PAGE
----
If you’ve set up your project using the method I’ve described in the previous post, and you decided that you’re going to stop at nothing to drive up page views, you might as well just start handing me your money. No seriously, there’s a donate link right … here. By the time you are done reading this post, you’ll understand that page views, and other related metrics, are really just symptoms of a well or poor performing application or web project.

Refining your “problem” by defining the metric

So if not page views, what should you measure? To answer that, let me step away from software and give you another example and then we will come back to your application – weight loss.

According to BusinessWeek, Americans spent $40 billion a year on weight-loss programs in 2008. Today, AOL Small Businesses claims that number is now $60 billion spent on products, and services of various types. It’s all a gimmick. Jenny Craig plasters images of dieters like Carrie Fisher who lost 30 pounds in 18 weeks. Weight Watchers, a company with the absolutely wrong metric in their company’s name, boasts that it is also rated the #1 best plan for weight loss. These companies are set up to help customers solve a problem – their weight. Seems noble. It makes a good business industry, obviously. Yet it also leaves many people stuck in yo-yo diets because they set their expectation and focus on the wrong measure of success – weight. So what’s wrong with measuring weight? That’s the goal for most of us, right? Not really. I challenged myself to 21 days of exercise and proper diet just to kick start my own personal fitness plan (blog post forthcoming). The first couple of days, my weight just shed off. After that, I had some days where I weighed more than I did the days prior. It would have been frustrating if my metric for success was weight. Those on those diets from Jenny Craig and Weight Watchers would have said that the program just wasn’t working. However, I also had the sense to track several other metrics such as:

Sure, I do track weight. But weight is a symptom of solving the problem. The real problem is that I was doing all of the things above wrong. I wasn’t moving enough in the day. I wasn’t eating right and wasn’t getting exercise. An amazing thing started happening the day that I started tracking those metrics instead of just measuring my weight – I felt successful with my every act, not just when I stepped on a scale to see if my weight dropped. By valuing the right metrics, I get instant gratification when I make the right food choice, go for a short walk just to keep my steps up for the day or burn calories on a bike ride. The thing that Weight Watchers and Jenny Craig are missing here is that they are solving a problem for customers – they are just solving the wrong one. Their metric only let’s their customers see success once a week when they step on a scale – and often too slowly to keep the customer interested. My metric allows me to see success early and often. You can see that by defining what success means, I actually have a way to refine and focus my problem statement, improve my business model, and make customers more successful on a regular basis.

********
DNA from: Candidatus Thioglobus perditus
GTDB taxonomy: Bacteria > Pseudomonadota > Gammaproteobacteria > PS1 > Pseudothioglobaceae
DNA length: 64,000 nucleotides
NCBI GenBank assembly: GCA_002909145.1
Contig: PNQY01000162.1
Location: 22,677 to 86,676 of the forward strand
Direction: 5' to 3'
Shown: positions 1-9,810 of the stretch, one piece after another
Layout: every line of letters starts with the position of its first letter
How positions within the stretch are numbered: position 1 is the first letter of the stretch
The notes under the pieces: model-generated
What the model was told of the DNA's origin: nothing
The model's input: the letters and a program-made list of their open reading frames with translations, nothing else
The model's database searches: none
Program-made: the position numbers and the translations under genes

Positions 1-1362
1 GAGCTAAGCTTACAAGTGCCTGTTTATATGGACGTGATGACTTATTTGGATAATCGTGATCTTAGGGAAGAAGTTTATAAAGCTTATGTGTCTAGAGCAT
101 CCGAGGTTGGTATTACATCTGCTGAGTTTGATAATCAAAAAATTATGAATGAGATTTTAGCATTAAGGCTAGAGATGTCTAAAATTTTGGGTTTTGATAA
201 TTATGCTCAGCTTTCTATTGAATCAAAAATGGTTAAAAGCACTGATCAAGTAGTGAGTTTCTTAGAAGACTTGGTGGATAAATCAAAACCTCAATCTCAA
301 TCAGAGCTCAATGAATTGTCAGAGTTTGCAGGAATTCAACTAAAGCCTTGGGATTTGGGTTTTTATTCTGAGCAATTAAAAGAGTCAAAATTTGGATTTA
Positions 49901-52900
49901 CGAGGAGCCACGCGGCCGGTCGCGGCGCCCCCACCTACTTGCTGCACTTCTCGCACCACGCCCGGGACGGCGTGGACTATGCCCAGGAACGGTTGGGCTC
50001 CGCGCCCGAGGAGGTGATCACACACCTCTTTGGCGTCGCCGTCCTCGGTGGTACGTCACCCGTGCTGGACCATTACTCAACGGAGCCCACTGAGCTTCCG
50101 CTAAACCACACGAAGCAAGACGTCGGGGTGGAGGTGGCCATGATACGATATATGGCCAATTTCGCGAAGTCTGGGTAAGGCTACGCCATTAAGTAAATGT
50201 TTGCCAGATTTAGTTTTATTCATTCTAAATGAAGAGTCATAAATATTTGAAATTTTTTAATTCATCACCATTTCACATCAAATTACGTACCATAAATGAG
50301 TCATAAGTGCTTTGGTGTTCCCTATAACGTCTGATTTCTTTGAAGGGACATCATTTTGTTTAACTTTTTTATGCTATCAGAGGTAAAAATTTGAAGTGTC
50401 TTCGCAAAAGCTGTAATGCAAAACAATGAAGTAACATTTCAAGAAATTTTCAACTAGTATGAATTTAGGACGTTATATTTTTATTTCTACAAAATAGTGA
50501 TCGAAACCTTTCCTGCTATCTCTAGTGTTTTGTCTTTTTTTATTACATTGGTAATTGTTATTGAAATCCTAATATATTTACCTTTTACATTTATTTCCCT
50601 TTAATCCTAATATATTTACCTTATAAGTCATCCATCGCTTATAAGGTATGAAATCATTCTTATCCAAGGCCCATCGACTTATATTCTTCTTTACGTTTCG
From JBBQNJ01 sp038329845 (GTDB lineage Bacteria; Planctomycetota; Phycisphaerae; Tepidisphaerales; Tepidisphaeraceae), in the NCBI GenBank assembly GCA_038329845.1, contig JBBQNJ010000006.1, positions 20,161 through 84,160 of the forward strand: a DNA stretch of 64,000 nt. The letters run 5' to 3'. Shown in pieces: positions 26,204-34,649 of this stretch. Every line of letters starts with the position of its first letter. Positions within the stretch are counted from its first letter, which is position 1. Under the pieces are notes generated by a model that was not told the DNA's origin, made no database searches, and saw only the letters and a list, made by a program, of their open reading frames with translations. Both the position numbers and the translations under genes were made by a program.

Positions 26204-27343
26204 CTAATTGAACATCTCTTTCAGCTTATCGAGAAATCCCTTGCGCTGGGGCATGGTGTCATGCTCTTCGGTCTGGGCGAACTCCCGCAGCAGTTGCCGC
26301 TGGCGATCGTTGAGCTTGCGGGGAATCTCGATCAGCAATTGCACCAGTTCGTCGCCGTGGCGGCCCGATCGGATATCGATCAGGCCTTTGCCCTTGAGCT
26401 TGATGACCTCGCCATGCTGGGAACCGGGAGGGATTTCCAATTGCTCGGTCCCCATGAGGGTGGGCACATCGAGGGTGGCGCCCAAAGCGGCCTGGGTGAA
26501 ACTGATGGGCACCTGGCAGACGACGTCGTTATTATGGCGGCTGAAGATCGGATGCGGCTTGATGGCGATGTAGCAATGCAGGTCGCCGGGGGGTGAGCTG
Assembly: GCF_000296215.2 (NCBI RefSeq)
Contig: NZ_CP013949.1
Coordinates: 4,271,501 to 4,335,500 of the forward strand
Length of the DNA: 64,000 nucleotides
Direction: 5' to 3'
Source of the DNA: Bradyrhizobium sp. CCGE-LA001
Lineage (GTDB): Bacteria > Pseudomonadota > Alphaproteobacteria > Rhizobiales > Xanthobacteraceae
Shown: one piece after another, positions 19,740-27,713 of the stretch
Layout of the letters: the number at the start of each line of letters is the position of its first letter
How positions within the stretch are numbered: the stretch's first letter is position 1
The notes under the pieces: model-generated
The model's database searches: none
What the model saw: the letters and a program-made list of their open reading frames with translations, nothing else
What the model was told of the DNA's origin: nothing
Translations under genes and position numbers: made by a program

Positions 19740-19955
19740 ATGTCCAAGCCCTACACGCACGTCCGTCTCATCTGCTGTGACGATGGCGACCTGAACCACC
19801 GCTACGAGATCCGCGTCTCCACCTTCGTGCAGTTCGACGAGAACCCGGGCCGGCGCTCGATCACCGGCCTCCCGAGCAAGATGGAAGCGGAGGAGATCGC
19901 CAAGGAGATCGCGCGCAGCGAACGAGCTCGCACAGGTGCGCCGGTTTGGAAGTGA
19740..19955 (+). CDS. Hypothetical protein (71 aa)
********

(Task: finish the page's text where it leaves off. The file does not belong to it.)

So What’s Being Measured ?

So now let’s back to the world of web applications. Page Views are not a metric to concentrate on improving. Increased PVs are just a symptom of a web application that is solving a problem correctly for customers.

Many businesses incorrectly assume that they can game the system by spending their money to gain more views. This is a trick to try and get investors fooled into putting their money in your company. They can see your upward tick of page views and determine that you’re app must be doing well. You’d never catch Dave McClure or Garry Tan making that mistake.  A good investor can tell if a business is wisely spending their money by asking what metrics they are tracking. If page views are it, then they know the business is just gaming the system. The business might even try to throw in a “conversion rate” or other traffic-centric metric. Those too are easy to spot as useless because, as stated above, what get’s measured, gets managed. You can tell a lot about how a company is managed based on what they are measuring. If the metrics are centered around customer success, that company is destined for good things. If the metrics are centered around a one-sided win for the company, you can be sure that company is hoping for an early windfall and an exit strategy. If nothing is being measured, that company is in deep need of help!